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Chinese workers pay a toxic price for their jobs making Apple's iPhones and iPads

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Shi Zengqiang, on the right, the father of a 15-year-old worker at Chinese manufacturing company Pegatron worker who died of pneumonia, holds a banner at a news conference in Beijing on December 16, 2013.
Shi Zengqiang, on the right, is the father of a 15-year-old worker at Chinese manufacturing company Pegatron who died of pneumonia. He holds a banner at a news conference in Beijing on December 16, 2013.
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Jason Lee/Reuters

In China, there are more than 200 million people working in hazardous environments. And in a country that produces more than half of the world's cell phones, many of them are doing that hazardous work in electronics factories, often making or assembling parts for the Apple products the rest of the world relies on.

The poor working conditions in these Chinese factories are the subject of a new documentary, "Who Pays the Price? The Human Cost of Cheap Electronics." The film follows the lives — and deaths — of workers, many of whom are teenagers, who fall gravely ill from contact with carcinogenic chemicals like benzene.

While the documentary is not yet complete, a nine-minute trailer has already caught the attention of more than a million people on YouTube, and perhaps even at Apple.

Earlier this year, whether in response to this trailer or the public outrage that's grown around this issue, Apple said it would begin banning the use of toxic chemicals like benzene in the assembly of iPhones and iPads.

Heather White, the film's director and producer and a human rights activist, says the film tells a deeper story about protecting workers' rights in China.

“When teenagers go into the factories, they’re going in as unskilled workers,” she says. “They’re often initially tasked with, basically, just wiping cell phone screens. That’s what a lot of the workers that I interviewed said that they had been doing.”

These teen workers usually use cleaning fluids that consist of several different chemicals. They're also normally unaware of the chemical makeup of these cleaning solutions, and receive no training on how to handle them.

“It’s only after they fall sick that they start to become suspicious about what the source of their illness might be,” White says. “They really have no idea that they’re working with a poison in most cases.”

In addition to carcinogenic chemicals like benzene, workers in Apple factories have also been exposed to chemicals like n-hexane, which can lead to nerve damage and even cause paralysis.

“There’s a group of 39 girls that I’ve been interviewing that have been in the hospital for two years because they became paralyzed as a result of being exposed to n-hexane for about three months,” White says. “Benzene accumulates over a longer period of time. But if you get leukemia [from it,] you have a good chance of dying.”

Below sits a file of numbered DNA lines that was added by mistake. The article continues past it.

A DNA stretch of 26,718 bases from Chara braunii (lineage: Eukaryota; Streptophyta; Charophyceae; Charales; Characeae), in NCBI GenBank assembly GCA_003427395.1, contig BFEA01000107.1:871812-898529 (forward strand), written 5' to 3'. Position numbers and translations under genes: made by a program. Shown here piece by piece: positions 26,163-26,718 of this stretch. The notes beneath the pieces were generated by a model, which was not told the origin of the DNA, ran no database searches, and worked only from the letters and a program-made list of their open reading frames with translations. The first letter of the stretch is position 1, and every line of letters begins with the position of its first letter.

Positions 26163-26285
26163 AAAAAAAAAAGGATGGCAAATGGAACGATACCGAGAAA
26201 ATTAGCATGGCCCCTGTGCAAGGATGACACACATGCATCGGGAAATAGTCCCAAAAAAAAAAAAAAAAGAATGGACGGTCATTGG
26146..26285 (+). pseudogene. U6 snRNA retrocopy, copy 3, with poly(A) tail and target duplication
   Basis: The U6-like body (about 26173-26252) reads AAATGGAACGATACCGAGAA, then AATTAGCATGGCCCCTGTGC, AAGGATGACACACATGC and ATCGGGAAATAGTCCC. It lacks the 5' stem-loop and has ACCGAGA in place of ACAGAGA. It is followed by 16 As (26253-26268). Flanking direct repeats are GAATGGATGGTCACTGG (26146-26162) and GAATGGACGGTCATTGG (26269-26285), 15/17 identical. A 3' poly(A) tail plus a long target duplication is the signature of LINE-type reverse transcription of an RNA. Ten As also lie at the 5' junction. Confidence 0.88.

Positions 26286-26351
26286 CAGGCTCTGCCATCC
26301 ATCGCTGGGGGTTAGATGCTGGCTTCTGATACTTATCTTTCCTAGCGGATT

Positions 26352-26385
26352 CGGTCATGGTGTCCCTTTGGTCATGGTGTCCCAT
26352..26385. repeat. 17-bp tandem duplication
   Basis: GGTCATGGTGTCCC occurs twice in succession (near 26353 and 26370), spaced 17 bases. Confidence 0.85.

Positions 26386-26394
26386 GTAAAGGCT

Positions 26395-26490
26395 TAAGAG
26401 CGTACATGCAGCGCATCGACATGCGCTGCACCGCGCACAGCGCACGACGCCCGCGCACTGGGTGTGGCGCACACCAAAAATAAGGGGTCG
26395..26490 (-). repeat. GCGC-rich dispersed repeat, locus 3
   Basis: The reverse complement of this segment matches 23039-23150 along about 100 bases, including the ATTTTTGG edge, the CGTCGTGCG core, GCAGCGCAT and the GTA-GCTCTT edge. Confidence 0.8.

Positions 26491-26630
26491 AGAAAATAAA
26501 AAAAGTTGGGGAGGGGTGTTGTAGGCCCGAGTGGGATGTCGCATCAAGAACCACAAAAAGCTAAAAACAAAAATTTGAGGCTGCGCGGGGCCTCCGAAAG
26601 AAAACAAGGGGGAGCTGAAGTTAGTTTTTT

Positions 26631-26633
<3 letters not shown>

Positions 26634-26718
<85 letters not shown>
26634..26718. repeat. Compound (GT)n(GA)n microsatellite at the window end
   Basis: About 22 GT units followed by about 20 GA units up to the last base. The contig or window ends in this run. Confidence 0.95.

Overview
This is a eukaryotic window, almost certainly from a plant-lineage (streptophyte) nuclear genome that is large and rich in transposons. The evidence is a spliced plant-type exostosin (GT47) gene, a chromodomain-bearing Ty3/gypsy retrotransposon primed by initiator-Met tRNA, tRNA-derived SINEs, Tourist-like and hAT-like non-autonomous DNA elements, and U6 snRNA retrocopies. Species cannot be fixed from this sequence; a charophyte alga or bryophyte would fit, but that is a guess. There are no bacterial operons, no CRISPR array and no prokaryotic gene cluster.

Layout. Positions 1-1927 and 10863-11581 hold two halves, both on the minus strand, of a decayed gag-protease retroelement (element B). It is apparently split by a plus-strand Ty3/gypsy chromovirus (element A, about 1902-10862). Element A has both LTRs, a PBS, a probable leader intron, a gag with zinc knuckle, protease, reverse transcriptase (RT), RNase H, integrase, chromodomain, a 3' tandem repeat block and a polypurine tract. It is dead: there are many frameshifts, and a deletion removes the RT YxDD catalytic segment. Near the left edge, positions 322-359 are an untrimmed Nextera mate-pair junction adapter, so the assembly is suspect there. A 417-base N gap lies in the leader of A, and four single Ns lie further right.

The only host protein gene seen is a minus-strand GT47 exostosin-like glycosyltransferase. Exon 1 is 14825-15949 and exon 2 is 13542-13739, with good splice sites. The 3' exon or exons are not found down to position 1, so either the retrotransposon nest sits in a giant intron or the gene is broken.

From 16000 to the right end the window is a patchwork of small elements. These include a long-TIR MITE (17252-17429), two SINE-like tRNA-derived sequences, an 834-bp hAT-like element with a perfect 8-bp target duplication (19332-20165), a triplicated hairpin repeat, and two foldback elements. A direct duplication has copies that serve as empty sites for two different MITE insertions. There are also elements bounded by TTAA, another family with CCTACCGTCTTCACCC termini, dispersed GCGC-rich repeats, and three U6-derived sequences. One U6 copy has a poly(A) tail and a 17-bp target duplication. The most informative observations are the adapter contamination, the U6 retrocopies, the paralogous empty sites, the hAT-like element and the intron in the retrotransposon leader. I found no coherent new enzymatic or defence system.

Chemically speaking, benzene is similar to gasoline and n-hexane is a neurotoxin. Until Apple banned these products in August, they were used solely for cleaning and had no other purpose in the company’s production cycle.

“All of the different experts and occupational health professionals that I’ve spoken with have said that [benzene is] absolutely not necessary and can be substituted out for other alternatives that are safer,” says White. “Of course, they might cost a little more, which is one of the reasons that many factories continue to use benzene.”

Many parents are concerned that their teens will take their own lives after they fall ill or are injured on the job. “Almost everyone I spoke to, especially the young men, said that when they received the diagnosis, or that when they woke up from their anesthesia and discovered that their right hand was missing after being smashed in a machine, that they were planning on committing suicide,” says White.

One of the individuals that White follows in her upcoming film did commit suicide in January, 2014 after receiving a terminal diagnosis. The problem goes beyond Apple facilities.

“While I was [in China,] I actually heard many cases in other factories where workers were committing suicide,” she says. “I think it’s a fairly widespread problem, either from the pressure or from finding out that they have a terminal diagnosis of something like Leukemia.”

In addition to the burden of a terminal illness, White says many of these young factory workers must also bear the financial hardships of their illnesses.

“When they get a diagnosis from the hospital, they’re also involved in a struggle for compensation from the factory,” she says. “The factory doesn’t want to pay for their medical expenses. So while they’re sick, they’re also fighting against the factory."

Apple declined to be interviewed on camera for White’s documentary, but she says they're aware of the ongoing problems at their facilities. “I sent them very specific information about the factories and the individuals who are involved,” she says.

White says correcting this issue can start with enforcement. “The Chinese government has laws on the books and they’re very good laws,” she says. “The factories know what the laws are, the regulations are very clear and they choose to ignore them because they know that there are not going to be penalties in most cases.”

This story is from an interview that aired on PRI's The Takeaway, a public radio program that invites you to be part of the American conversation.

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